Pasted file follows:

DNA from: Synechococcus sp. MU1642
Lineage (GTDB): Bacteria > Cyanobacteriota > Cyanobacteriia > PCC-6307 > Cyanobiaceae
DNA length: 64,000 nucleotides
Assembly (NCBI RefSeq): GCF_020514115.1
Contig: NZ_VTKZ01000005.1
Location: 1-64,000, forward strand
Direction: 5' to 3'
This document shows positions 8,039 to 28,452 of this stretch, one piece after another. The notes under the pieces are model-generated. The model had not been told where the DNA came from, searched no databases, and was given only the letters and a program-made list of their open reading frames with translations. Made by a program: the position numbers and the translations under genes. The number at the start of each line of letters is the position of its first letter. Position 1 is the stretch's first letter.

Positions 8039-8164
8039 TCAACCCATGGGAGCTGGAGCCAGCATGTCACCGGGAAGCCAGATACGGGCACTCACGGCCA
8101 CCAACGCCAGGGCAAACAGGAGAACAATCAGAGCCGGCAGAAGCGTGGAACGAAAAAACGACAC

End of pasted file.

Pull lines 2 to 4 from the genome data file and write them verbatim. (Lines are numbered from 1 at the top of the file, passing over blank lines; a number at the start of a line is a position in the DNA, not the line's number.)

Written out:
Lineage (GTDB): Bacteria > Cyanobacteriota > Cyanobacteriia > PCC-6307 > Cyanobiaceae
DNA length: 64,000 nucleotides
Assembly (NCBI RefSeq): GCF_020514115.1